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View Full Version : Should on court coaching be allowed? (Small spoiler within)


not_federer
10-11-2012, 11:59 PM
The Fed/Wawrinka match today finally pushed me over to the other side of the on court coaching debate, firmly in favor of it now. If Wawa's coach were allowed to give him a pep talk at the tail end of the second set and at the beginning of the third he might have pulled off the upset. At the very least it wouldn't have turned into a route.

Stan had a break point at 4-4 that he couldn't convert, so a pep talk in the changeover at 4-5 would have been huge. Also at 5-6 going into the TB. I'm not talking about time outs or anything, just 90 seconds worth of coaching during changeovers. Maybe Annacone could have woken Fed up in the first set when it looked like RF was still in his hotel suite.

Discuss.

Rogael Naderer
10-12-2012, 12:22 AM
No.

10nooosss!

TheMusicLover
10-12-2012, 03:31 AM
Big Fat NO. If a player is too stupid to figure out what to do on court by himself, he deservedly loses.
It's bad enough that this kind of ***** is allowed at the WTA.

Zarfot Z
10-12-2012, 03:44 AM
When you're our on the court, you're by yourself - you need to figure out how to win with your own brain, or not at all. That's what tennis is all about.

not_federer
10-12-2012, 05:08 AM
Wouldn't you rather see better tennis? Tradition for the sake of tradition is silly if it impedes the athletes from giving us the best performance possible.

UKTennis
10-12-2012, 05:23 AM
Wouldn't you rather see better tennis? Tradition for the sake of tradition is silly if it impedes the athletes from giving us the best performance possible.

Valid point but meltdowns on court are perversely entertaining in their own right.

not_federer
10-12-2012, 07:40 AM
Valid point but meltdowns on court are perversely entertaining in their own right.

Lol very true!

My favorite ever was Zhvonereva at the 2009 us open. She had multiple match points in the TB and lost; from that point on forward she just Chernoble'd the match away:

http://www.youtube.com/watch?feature=player_detailpage&v=edPs7pBGH2A#t=956s

Alchemy-Z
10-12-2012, 07:57 AM
if they did it I would say they do it something like the challenge system.

where you can get one visit per set. on a 90 sec change over and then they have to return to the players box afterwards.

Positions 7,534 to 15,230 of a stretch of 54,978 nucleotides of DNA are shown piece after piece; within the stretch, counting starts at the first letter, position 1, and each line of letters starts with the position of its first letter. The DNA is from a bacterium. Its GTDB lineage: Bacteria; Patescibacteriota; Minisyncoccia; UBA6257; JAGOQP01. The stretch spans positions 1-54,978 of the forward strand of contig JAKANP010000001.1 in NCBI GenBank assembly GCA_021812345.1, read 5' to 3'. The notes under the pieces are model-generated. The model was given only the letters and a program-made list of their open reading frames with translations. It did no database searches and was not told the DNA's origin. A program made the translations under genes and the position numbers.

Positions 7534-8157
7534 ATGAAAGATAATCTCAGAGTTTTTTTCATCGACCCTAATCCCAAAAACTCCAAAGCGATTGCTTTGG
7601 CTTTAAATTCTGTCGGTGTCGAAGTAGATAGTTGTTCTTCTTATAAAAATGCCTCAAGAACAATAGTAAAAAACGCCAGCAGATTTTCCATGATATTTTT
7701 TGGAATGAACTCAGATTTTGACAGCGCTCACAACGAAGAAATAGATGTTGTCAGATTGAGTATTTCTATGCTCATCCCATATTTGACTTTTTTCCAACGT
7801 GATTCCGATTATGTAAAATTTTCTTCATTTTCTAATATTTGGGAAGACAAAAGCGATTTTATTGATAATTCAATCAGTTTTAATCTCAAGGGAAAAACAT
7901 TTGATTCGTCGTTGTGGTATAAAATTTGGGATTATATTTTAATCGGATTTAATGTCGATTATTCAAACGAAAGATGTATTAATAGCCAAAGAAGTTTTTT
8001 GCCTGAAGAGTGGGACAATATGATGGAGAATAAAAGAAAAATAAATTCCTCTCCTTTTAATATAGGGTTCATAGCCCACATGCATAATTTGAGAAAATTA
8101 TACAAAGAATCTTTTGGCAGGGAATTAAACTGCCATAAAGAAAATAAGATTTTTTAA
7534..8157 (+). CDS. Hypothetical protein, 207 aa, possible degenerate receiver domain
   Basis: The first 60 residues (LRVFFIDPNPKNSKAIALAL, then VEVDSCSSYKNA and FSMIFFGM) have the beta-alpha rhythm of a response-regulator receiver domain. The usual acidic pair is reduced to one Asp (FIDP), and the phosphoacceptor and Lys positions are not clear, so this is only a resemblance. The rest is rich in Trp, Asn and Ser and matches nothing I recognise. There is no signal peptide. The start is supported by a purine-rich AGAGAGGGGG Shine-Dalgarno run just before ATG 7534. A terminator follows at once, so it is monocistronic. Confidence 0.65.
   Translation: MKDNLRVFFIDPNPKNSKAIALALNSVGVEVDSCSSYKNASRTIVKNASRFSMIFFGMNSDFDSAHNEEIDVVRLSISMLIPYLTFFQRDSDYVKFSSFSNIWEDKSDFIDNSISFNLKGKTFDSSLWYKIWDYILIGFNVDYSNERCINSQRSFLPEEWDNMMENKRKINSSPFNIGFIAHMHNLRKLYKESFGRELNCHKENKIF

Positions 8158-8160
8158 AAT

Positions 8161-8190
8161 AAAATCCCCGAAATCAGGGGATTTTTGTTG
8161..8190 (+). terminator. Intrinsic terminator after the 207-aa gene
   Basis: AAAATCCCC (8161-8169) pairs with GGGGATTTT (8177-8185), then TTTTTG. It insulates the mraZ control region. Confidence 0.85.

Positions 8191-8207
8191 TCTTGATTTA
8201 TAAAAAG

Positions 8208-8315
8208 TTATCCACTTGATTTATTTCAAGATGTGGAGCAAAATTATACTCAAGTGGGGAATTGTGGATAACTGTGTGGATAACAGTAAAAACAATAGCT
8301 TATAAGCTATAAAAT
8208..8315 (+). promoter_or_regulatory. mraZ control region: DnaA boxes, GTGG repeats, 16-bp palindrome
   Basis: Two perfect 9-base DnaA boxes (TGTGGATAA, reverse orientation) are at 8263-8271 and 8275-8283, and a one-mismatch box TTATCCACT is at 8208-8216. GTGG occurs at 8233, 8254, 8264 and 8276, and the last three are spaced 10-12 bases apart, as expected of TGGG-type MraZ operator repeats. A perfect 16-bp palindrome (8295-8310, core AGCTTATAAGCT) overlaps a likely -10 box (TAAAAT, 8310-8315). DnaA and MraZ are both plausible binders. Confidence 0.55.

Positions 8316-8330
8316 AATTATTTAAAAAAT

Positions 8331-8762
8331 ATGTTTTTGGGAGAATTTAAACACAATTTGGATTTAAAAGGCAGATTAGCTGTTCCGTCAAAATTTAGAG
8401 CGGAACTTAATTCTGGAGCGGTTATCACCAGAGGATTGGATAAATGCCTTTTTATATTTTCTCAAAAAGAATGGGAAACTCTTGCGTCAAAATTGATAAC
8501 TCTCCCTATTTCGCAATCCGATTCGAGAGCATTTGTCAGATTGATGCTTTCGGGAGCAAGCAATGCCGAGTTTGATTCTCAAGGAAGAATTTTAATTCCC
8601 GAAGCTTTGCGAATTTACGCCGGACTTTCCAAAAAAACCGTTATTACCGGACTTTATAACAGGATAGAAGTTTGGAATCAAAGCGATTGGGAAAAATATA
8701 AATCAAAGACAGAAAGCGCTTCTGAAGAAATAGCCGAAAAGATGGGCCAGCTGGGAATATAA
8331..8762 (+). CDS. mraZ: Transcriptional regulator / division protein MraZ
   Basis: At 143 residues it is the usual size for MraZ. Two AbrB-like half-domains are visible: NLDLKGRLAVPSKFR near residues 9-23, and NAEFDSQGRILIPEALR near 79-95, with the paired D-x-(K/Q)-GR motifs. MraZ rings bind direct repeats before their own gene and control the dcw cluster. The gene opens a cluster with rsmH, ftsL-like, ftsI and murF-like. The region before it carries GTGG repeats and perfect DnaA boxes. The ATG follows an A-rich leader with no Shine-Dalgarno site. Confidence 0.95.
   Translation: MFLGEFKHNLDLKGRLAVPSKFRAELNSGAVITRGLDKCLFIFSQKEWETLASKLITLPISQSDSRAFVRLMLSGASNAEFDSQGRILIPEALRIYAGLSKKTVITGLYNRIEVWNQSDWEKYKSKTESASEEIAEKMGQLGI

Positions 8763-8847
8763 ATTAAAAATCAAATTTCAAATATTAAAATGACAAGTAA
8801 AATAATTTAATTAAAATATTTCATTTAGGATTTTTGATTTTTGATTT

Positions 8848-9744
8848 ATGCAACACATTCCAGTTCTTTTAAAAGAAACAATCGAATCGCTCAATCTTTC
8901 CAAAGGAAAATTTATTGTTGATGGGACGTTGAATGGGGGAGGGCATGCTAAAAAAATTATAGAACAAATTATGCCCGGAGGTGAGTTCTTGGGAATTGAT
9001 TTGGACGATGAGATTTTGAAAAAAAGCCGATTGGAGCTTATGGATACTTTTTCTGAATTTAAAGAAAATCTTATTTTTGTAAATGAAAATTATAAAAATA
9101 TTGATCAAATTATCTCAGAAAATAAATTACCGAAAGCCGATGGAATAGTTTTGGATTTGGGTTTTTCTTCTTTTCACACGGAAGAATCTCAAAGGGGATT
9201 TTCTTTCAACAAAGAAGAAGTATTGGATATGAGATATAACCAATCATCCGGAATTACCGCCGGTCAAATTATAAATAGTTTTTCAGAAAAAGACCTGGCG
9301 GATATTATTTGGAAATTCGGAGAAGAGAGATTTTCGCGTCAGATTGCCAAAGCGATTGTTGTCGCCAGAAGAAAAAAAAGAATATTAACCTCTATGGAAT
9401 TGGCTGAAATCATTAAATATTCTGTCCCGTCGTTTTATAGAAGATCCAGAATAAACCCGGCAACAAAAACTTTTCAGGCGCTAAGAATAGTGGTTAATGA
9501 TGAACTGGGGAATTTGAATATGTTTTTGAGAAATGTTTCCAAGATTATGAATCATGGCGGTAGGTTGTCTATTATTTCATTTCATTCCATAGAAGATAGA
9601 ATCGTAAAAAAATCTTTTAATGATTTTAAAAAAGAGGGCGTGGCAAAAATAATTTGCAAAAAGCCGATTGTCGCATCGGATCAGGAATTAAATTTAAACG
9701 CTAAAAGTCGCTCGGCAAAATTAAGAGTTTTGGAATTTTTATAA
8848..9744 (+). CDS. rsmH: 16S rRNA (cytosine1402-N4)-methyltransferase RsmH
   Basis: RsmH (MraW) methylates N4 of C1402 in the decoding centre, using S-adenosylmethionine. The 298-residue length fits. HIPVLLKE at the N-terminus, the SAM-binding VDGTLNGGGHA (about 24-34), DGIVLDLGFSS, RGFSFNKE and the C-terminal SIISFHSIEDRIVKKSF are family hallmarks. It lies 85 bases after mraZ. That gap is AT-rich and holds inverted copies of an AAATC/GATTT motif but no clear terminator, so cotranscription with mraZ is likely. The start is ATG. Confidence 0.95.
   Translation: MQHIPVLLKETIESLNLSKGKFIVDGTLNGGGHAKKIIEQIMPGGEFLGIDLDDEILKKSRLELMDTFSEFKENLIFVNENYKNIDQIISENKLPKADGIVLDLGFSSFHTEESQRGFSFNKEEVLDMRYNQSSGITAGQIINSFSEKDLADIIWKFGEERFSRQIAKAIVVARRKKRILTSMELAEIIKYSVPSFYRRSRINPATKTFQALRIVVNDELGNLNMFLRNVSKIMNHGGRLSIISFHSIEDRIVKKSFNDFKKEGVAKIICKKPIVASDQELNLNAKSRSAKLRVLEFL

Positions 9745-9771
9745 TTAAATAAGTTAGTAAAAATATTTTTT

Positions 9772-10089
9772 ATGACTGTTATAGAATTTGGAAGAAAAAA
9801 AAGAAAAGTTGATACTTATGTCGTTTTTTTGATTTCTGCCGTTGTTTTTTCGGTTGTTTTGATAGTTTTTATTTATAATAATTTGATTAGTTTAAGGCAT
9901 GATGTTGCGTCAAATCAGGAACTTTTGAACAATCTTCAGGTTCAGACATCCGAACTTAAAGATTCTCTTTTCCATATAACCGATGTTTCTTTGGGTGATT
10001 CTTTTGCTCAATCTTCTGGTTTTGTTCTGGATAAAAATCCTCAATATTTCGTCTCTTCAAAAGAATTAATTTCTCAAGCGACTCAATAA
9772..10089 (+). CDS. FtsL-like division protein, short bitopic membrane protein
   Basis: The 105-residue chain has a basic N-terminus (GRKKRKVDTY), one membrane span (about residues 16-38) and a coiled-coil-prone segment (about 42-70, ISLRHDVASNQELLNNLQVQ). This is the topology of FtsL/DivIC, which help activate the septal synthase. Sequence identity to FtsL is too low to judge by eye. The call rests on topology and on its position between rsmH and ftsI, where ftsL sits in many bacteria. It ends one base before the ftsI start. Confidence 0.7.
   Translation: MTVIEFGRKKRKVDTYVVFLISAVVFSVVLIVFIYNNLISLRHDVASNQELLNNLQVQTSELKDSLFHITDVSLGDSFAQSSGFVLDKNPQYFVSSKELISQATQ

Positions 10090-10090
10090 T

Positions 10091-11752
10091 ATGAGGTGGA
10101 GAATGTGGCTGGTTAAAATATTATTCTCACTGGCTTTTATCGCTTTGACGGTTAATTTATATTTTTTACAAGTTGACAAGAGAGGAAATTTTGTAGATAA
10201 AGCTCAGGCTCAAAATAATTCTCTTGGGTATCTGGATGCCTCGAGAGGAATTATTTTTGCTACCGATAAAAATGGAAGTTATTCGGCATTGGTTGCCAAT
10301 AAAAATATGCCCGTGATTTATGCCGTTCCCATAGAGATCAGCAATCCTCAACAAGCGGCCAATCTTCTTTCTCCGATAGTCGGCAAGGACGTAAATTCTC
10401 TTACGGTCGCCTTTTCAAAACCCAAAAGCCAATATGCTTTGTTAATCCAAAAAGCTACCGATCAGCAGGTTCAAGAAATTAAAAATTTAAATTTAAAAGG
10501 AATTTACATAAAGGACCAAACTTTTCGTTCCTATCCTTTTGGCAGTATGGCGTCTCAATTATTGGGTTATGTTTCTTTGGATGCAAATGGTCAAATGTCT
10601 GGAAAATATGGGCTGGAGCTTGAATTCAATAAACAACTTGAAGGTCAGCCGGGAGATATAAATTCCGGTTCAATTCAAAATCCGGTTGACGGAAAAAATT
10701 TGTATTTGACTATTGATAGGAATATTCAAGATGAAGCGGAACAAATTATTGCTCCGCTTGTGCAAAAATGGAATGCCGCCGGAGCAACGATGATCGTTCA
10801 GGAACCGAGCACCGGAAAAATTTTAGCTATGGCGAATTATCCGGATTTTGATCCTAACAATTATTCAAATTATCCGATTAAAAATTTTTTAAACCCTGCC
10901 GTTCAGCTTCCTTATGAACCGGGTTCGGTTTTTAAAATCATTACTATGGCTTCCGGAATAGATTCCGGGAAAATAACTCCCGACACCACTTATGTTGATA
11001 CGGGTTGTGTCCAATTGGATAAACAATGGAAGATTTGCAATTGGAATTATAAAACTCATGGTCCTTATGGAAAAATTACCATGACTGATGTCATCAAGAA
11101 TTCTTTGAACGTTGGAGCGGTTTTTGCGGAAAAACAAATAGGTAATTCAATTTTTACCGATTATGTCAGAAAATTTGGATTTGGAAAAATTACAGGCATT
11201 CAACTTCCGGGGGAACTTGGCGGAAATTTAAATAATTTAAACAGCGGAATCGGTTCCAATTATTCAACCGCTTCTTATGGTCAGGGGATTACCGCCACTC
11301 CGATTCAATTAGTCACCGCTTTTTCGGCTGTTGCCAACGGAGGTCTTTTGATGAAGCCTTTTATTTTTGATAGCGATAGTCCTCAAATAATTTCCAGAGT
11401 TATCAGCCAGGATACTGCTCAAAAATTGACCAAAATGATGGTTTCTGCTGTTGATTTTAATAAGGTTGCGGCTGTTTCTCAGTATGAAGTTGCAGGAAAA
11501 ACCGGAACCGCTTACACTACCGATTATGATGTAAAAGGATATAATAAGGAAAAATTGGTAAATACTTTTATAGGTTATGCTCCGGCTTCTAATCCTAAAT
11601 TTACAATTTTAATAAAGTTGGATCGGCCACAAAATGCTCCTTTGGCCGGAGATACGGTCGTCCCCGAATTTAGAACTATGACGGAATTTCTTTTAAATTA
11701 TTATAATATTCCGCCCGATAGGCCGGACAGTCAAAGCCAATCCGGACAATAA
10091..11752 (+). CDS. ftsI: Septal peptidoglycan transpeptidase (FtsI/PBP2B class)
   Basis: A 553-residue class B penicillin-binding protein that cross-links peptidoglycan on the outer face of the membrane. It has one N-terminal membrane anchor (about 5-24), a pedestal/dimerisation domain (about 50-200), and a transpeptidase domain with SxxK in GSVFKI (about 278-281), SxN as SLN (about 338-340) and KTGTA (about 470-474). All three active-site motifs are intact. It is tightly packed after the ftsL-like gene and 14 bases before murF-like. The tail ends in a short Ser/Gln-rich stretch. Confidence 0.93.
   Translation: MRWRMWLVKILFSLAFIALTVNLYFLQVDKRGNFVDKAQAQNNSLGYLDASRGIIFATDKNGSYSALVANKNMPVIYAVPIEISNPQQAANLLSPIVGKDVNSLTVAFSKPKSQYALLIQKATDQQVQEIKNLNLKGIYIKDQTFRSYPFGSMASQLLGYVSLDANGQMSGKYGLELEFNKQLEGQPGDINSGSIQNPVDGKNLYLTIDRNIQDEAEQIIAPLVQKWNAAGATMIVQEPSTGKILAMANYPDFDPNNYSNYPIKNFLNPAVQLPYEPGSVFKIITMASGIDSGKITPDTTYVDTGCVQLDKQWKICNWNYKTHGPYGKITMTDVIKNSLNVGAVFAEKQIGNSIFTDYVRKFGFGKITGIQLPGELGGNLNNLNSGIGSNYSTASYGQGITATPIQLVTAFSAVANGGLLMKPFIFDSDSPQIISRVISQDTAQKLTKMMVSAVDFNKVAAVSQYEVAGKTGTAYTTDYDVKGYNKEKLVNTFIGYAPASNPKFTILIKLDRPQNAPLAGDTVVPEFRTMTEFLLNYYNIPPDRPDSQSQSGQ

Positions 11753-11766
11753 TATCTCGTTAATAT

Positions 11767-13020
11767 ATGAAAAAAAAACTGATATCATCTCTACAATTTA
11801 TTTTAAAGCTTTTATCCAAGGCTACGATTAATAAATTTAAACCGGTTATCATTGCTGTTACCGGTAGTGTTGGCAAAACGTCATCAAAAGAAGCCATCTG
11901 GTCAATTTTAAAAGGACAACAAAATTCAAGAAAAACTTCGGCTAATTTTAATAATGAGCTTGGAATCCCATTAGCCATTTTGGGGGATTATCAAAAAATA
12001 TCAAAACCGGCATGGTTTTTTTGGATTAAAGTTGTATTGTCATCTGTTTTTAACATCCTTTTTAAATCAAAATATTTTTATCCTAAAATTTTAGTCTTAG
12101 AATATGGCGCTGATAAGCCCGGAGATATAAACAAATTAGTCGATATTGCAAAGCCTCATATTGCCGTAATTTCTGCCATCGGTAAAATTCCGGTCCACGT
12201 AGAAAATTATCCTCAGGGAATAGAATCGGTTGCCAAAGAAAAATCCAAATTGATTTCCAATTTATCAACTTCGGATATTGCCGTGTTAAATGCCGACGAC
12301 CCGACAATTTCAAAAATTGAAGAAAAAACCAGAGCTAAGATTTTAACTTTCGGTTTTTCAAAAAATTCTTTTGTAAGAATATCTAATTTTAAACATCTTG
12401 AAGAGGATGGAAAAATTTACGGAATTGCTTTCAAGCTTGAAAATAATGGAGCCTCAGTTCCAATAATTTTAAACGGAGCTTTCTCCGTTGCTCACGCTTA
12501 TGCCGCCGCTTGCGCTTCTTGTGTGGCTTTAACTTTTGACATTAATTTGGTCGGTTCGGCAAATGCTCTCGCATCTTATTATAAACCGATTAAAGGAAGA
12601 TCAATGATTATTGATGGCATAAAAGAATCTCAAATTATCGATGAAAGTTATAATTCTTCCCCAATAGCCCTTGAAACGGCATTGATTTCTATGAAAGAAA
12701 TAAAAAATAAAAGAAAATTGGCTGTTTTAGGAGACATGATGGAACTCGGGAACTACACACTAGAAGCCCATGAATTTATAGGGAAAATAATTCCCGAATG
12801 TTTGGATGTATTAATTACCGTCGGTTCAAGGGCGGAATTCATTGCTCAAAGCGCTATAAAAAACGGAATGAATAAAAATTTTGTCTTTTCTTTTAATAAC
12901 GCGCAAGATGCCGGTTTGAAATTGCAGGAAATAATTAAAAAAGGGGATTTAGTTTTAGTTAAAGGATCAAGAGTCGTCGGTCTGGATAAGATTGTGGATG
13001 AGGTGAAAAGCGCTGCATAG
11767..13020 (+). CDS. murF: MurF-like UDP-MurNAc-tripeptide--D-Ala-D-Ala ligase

I mean boxing they get coaching and that's a one on one sport ...its more for keeping people pumped up..

and as a Fed fan there have been tons of matches where I wished he wake up and look like he wanted to play...

someone light a fire under him instead of lulling us asleep with sloppy ********...

above bored
10-12-2012, 08:06 AM
Wouldn't you rather see better tennis? Tradition for the sake of tradition is silly if it impedes the athletes from giving us the best performance possible.
The quality of tennis is already very good, it doesn't need to be better. Naturally, we all like to see improvement, but let that come from the players improving their technical, physical and mental faculties. Also, there is no guarantee having coaching will improve performance. Has it really for the women?

This is not about having tradition for the sake of tradition. Part of the beauty of tennis is that it is gladiatorial, without the physical contact, mano a mano. Having coaching would just dilute it as an individual sport. Tennis is a multi-layered test of will, character, skill and endurance. It should remain so. The encouragement they get from the fans and their team in the stands is sufficient.

RF20Lennon
10-12-2012, 08:32 AM
I dont know actually im fine both ways I guess

jokinla
10-12-2012, 08:34 AM
Rafa and Uncle Toni participate in off court coaching, they have a good system going.

jokinla
10-12-2012, 08:35 AM
I don't think it would matter, has coaching ever changed a match in Davis Cup.

OHBH
10-12-2012, 08:40 AM
No way, I want a player's OWN mental ability and strategy to factor into the quality of their game. Why cater the game to all the headcases out there? The weak minded player deserves to lose just as much (if not more) as the player with weak strokes.